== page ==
Static response characteristics were examined to ensure the sampling of analog data is accurate, which is greater than 99% [27]. The true value in the range from 0.5 V to 5.0 V was fixed from standard device, MASTECH HY1803DL Variable DC Power Supply. The calibration data of the developed system is as shown in Table 3 and the average percentage of accuracy achieved is 99.97615% with the lowest accuracy at 99.87793%. This means that the system meets the specified accuracy with an error of ±0.02385%.

Table 3: Accuracy of the monitoring system.
3.2. Capability Index () of the Monitoring System

The capability index () of the system was analyzed to ensure that it is able to meet the specifications of six-sigma performance, which has a ratio of less than 10%. The MASTECH HY1803DL Variable DC Power Supply was connected to a rheostat to control the desired output voltage. The known value of output voltage was then measured using the monitoring system. In this case, a small input current at a range between 1 mA and 10 mA is used as the system is priority developed for measuring weak signal in living plant. Table 4 shows the computation of mean and of the system at  mA and  Ω.

Table 4: Mean and standard deviation of the measuring system.

The average of the mean and of the standard deviation of the 10 trials is 1.229731 and 0.000115, respectively. Substitution of these values to (6) yields a ratio of 0.0085 (0.85%) which falls within the best case of measurement capability index.

3.3. Reliability Analysis

In order to evaluate the reliability of the monitoring system, a living-plant fuel cell or LFC consisting of a pair of zinc-copper (Zn-Cu) electrodes embedded in Aloe vera leaf was used. Aloe vera was selected as the sample plant as the bioenergy of this plant can be exploited as electrical energy [28]. The LFC produces a small amount of electricity through an electrochemical process as described by [1113, 28].

Table 5 compares the mean ± standard deviation and Pearson’s coefficient of the trial tests on the Aloe vera plants. The analysis shows that the parameters revealed good reliability as Pearson’s coefficient for all tests was greater than 0.7.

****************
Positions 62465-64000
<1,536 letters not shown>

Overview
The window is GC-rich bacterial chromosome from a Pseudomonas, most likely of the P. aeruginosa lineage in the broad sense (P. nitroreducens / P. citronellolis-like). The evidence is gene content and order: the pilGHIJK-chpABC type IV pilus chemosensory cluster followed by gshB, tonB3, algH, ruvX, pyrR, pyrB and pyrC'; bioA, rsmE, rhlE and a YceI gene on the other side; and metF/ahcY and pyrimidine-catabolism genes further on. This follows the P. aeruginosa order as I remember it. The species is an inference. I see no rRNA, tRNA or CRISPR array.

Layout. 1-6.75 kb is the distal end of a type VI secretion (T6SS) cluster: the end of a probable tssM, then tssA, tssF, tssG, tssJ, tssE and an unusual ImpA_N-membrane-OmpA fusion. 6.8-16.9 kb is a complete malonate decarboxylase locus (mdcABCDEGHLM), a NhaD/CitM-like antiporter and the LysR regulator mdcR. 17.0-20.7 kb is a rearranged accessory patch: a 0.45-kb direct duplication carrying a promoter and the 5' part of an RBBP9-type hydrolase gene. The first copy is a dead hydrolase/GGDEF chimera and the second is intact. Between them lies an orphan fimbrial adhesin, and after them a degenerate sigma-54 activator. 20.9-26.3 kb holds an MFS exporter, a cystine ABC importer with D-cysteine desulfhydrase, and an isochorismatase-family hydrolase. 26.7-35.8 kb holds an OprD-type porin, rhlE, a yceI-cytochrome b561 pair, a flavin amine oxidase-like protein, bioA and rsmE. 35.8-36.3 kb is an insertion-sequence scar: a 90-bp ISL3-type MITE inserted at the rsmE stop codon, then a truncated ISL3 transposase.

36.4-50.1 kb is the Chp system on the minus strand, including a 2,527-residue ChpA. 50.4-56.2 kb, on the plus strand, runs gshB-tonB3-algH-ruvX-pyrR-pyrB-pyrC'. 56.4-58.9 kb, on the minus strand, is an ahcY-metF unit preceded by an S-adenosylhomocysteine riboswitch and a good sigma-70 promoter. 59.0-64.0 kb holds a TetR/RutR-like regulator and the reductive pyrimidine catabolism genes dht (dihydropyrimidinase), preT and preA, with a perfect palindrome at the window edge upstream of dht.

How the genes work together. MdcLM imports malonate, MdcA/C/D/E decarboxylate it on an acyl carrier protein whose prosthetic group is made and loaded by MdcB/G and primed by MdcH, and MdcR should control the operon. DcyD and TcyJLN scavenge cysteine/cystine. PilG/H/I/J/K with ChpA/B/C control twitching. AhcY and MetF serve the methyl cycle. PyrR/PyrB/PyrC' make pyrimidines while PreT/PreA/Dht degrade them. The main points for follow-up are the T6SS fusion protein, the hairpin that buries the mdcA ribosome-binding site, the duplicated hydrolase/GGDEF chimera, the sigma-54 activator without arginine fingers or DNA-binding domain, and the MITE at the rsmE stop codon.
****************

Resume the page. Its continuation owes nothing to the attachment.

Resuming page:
Table 5: Comparison of the mean ± standard deviation and Pearson’s coefficient of the paired -tests on plant.

4. Monitoring of Chemoelectrical Potential in Living-Plant Fuel Cell (LFC)

A data acquisition (DAQ) system has been developed in the previous section using analog-to-digital converter principle. The system has been confirmed to be reliable for monitoring of weak electrical signal, for example, in chemoelectrical potential of living plant.

The system was then used to investigate the changes in the electrical signal produced by the LFC system (Zn-Cu and Aloe vera) under dark condition and also under sunlight illumination. Before the monitoring was initiated, Aloe vera was kept in a dark room for 24 hours to stabilize its metabolism. After that, the Zn-Cu electrodes were embedded into one of the leaves where the electrodes were connected in series with the DAQ system and a load resistor of 1 kΩ. The developed DAQ system was used to monitor the changes in the electrical voltage generated by the LFC. The harvested power output for the LFC system was then calculated, which was repeated three times using different leaves. Figure 4 shows the average power output of the Aloe vera both in the dark and under sunlight condition for continuous monitoring of two hours. During the first hour of measurement, the average power output was recorded as about 0.9 μW and gradually increased up to 1.9 μW after exposure to sunlight for an hour. From Figure 4, the response time from stable electrochemistry current to stable photosynthetic current was approximately 25 minutes. There is a remarkable increment of 111% in harvested power after exposure to sunlight with an intensity of approximately 800 Wm−2.

Figure 4: The average power profile through 1 kΩ external load of LFC in the dark room and under natural sunlight.

5. Conclusion

In this paper, a data acquisition (DAQ) system was developed using analog-to-digital converter principle. The system was used to monitor weak electrical signal, for example, from plants. It was found that the electricity generated from plants increased remarkably under sunlight compared to the dark condition. This shows that the photosynthesis process increases the electricity activity in the plant and the DAQ system has successfully detected this increase. The system therefore has the potential to be used for monitoring of plant condition under environmental stress or other factors.

Competing Interests

The authors declare that they have no competing interests.